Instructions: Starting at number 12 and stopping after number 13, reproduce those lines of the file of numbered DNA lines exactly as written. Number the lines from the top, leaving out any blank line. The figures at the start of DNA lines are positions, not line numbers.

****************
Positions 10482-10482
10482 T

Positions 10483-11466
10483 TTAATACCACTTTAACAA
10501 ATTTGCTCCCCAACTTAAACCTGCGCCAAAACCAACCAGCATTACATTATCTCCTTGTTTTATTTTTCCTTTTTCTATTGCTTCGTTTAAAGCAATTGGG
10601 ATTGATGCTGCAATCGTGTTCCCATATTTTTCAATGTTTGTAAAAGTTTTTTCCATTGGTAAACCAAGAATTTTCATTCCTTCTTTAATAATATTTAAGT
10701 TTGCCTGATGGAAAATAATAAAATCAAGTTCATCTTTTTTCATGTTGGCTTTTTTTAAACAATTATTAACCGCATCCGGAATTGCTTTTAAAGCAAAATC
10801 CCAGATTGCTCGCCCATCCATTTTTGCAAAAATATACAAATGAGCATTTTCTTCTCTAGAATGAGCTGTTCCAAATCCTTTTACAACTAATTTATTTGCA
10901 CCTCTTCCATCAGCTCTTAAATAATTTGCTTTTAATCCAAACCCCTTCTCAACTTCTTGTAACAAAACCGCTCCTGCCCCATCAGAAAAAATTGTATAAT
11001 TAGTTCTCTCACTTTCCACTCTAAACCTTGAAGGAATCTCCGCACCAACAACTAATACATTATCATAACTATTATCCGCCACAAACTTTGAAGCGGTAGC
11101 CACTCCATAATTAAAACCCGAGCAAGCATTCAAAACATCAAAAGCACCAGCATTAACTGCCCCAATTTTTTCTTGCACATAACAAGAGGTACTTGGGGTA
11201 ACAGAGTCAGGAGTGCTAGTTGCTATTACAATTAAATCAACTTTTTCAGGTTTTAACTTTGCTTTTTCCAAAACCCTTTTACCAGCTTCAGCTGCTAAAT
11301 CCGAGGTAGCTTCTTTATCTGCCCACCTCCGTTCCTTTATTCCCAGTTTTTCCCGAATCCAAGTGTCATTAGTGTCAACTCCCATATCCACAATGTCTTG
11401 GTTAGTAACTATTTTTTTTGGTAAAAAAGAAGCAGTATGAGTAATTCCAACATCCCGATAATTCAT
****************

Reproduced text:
11201 ACAGAGTCAGGAGTGCTAGTTGCTATTACAATTAAATCAACTTTTTCAGGTTTTAACTTTGCTTTTTCCAAAACCCTTTTACCAGCTTCAGCTGCTAAAT
11301 CCGAGGTAGCTTCTTTATCTGCCCACCTCCGTTCCTTTATTCCCAGTTTTTCCCGAATCCAAGTGTCATTAGTGTCAACTCCCATATCCACAATGTCTTG